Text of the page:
Brown Water Bungle

How a paperwork error excluded hundreds of Vietnam Navy veterans from receiving Agent Orange benefits.

Hundreds of Vietnam Navy veterans whose Agent Orange claims were denied because VA failed to obtain key military records will receive benefits as a result of a review requested by Sen. Daniel Akaka, D-Hawaii.

As of April, VA had re-examined about 6,700 of the 16,820 cases Akaka called to the agency’s attention, says Tom Pamperin, deputy undersecretary for disability assistance. Many will receive disability compensation and medical care for illnesses connected to Agent Orange exposure.

The agency could not provide a precise estimate of how many Navy veterans will benefit from the review, or the basis for reversing its earlier denial of the claims. And another 10,200 cases must still be re-examined. VA is, however, expanding the list of oceangoing Navy vessels presumed to have been exposed to Agent Orange from 150 to 170 ships, in part because of information Akaka’s staff provided.

Last September, Akaka – then chairman of the Senate Veterans Affairs Committee – asked VA to reconsider claims from veterans who served in Vietnam’s rivers and inland waterways, or who docked in Vietnam. That makes them “Brown Water” veterans, presumed to have Agent Orange exposure, provided they can document where they served. Akaka also identified a group of veterans who may have been exposed to the toxic herbicide on the perimeters of Air Force bases in Thailand.

The U.S. military used an estimated 20 million gallons of the dioxin-based herbicide during the war. Congress passed the Agent Orange Act of 1991 to provide disability compensation and medical care for Vietnam War veterans who developed diseases linked to Agent Orange. But the Bush administration quietly changed the rules in 2002, and required veterans to prove either that they had stepped foot in Vietnam – the “boots on ground” requirement – or that they were Brown Water veterans. Bush also stripped Agent Orange compensation from Navy and Air Force personnel who had approved claims and were receiving benefits, but lacked proof of boots on ground.

Meanwhile, thousands of Vietnam Navy veterans applied for Agent Orange benefits as Brown Water veterans. Proving such a claim typically requires a deck log from the veteran’s ship, showing that it entered Vietnam’s inland waters or docked. VA is usually required to examine a ship’s deck logs when a veteran files an Agent Orange claim and provides approximate dates that the ship was on Vietnam’s inland waterways, says Rick Spataro of the National Veterans Legal Services Program, which has represented Agent Orange-afflicted veterans since the 1970s.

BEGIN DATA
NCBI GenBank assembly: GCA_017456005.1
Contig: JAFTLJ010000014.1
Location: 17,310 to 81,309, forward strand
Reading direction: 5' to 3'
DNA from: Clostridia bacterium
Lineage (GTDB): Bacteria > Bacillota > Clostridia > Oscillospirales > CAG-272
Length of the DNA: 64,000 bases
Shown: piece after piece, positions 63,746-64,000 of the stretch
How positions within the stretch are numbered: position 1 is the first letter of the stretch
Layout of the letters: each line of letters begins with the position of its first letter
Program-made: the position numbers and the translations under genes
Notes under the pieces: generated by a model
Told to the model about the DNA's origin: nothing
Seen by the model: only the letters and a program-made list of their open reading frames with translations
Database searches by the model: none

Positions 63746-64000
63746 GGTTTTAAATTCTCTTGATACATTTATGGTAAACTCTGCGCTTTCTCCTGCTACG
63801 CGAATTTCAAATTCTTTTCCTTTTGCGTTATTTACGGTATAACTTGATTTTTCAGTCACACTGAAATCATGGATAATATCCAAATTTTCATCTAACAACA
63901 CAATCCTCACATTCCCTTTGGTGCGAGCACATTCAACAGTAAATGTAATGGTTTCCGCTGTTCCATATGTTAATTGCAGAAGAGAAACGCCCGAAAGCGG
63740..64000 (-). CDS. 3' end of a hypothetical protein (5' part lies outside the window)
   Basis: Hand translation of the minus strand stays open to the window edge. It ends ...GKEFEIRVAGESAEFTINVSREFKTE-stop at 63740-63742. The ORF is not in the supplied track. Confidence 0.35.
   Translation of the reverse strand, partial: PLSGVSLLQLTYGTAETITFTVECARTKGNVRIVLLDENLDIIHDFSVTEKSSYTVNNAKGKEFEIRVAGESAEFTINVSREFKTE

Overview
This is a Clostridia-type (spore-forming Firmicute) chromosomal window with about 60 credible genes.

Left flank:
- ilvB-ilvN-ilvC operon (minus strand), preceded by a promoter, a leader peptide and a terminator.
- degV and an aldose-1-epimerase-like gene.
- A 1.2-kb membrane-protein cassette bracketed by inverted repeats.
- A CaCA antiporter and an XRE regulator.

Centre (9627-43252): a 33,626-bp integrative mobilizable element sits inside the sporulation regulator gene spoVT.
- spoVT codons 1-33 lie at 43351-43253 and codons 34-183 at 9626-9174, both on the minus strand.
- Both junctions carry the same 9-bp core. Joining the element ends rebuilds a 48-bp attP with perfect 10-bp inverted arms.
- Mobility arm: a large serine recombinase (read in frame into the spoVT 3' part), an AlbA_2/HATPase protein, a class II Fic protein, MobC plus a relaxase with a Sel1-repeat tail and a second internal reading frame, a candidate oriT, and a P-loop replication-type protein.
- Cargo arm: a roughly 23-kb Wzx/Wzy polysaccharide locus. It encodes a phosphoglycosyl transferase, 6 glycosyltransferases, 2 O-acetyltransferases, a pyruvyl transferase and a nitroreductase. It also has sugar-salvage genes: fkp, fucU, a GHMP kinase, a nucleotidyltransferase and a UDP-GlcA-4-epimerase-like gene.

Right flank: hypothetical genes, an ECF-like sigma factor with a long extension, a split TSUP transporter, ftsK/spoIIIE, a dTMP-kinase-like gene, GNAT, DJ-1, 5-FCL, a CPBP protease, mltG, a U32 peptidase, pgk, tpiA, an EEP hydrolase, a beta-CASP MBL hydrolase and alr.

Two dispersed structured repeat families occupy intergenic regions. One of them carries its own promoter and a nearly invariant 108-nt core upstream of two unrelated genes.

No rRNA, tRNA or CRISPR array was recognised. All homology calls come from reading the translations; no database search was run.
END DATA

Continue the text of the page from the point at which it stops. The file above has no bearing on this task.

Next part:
That often doesn’t happen, veterans say. Indeed, Akaka’s staff found a significant number of cases in which VA regional offices across the country did not request the deck logs from the National Archives before rejecting a claim. While VA cannot yet say how many of the 16,820 cases lacked the necessary records check, “it was of sufficient concern that it was appropriate for us to conduct a review,” Pamperin says.

The complete review will take several more months because VA personnel have to pull each claims file, determine if the deck logs were requested, and search for other evidence of Agent Orange exposure. At the same time, VA is dealing with an unprecedented number of claims from veterans of the Iraq and Afghanistan wars, requests from Vietnam veterans for benefits based on the three diseases recently added to the list of recognized Agent Orange-related illnesses, and other claims, Pamperin says.

These are reasons for The American Legion to organize a group of volunteers to comb the deck logs housed in the National Archives near Washington, says Charles Yunker, adjutant of the Legion’s Department of Kansas. That would speed claims processing, and provide a more accurate review of the information needed to back a claim.

“With all the pressure and workload on VA, they are apt to miss something in the deck logs that would qualify a ship under today’s standard,” Yunker says. “Therefore, I think true veterans advocates are better suited to comb deck logs.”

Yunker, a radarman on USS Lloyd Thomas during the war, began searching for his ship’s deck logs two years ago to help the growing number of his shipmates with Agent Orange-related illnesses.

Having volunteers help find and interpret deck logs appeals to Denise Ross, who paid hundreds of dollars and waited months for the National Archives and a private research service to find the deck logs for her husband’s ship. “It is just one of many things that deter the veteran from having his case VA-ready,” Ross says. “Once we learned how and where to find the logs, we waited to receive them, then it was months of learning how to read them and what different locations meant.”

VA confirms that Navy veterans who present deck logs with their claims should see a faster resolution. “It cuts out a major chunk of (claim) development time,” Pamperin says. With proof of service in Vietnam’s inland waters or time on shore, “the only issue is, ‘What disability do you have?’ and ‘What’s the current level of (that) disability?’”

Ken Olsen is a frequent contributor to The American Legion Magazine.

 

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